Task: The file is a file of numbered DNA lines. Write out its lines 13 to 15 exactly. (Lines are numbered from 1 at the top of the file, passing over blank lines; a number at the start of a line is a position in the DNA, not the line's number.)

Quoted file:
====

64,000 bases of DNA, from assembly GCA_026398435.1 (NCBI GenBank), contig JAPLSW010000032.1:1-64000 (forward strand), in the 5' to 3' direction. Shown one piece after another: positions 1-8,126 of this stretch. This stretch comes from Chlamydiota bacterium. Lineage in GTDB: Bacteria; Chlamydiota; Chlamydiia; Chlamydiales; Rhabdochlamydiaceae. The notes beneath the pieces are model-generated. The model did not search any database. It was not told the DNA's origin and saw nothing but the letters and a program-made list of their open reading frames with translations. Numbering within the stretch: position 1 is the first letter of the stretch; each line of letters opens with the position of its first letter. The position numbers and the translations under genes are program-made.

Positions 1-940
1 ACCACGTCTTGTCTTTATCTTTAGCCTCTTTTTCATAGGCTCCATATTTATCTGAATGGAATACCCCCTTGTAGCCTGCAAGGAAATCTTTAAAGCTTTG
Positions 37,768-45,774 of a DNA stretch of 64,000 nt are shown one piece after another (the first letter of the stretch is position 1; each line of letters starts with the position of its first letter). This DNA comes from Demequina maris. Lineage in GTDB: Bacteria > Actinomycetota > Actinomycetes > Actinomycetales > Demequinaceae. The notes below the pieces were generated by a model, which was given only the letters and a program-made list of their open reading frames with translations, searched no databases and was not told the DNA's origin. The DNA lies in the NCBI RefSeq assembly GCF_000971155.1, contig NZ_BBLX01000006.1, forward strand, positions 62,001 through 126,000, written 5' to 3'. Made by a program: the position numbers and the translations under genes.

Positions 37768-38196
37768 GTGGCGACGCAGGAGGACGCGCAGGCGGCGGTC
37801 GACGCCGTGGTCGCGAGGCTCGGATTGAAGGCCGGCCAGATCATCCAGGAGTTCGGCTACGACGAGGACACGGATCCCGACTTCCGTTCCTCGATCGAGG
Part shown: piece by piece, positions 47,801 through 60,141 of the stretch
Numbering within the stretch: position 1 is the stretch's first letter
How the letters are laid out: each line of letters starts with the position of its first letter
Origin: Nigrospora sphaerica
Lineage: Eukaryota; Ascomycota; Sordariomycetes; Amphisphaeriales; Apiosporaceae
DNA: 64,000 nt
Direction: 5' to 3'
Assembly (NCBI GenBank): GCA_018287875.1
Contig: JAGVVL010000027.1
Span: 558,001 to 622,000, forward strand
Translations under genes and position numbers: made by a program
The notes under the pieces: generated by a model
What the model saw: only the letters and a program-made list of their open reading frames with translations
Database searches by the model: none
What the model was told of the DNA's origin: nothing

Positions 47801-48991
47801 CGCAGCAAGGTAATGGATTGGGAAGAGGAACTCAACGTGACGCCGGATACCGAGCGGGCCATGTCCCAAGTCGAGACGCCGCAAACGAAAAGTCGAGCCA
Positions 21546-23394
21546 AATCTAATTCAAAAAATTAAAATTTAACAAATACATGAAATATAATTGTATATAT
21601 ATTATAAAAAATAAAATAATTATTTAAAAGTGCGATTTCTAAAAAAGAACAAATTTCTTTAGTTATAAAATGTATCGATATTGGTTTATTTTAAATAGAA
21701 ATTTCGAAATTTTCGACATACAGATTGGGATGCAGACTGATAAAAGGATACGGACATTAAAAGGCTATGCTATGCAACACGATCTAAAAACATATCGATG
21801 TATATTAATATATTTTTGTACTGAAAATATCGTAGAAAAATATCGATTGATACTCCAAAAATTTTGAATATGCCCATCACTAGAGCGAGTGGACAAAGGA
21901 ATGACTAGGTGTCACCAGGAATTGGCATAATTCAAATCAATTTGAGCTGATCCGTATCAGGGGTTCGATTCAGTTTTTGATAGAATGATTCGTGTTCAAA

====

DNA: 64,000 nt
Direction: 5' to 3'
Assembly (NCBI GenBank): GCA_018287875.1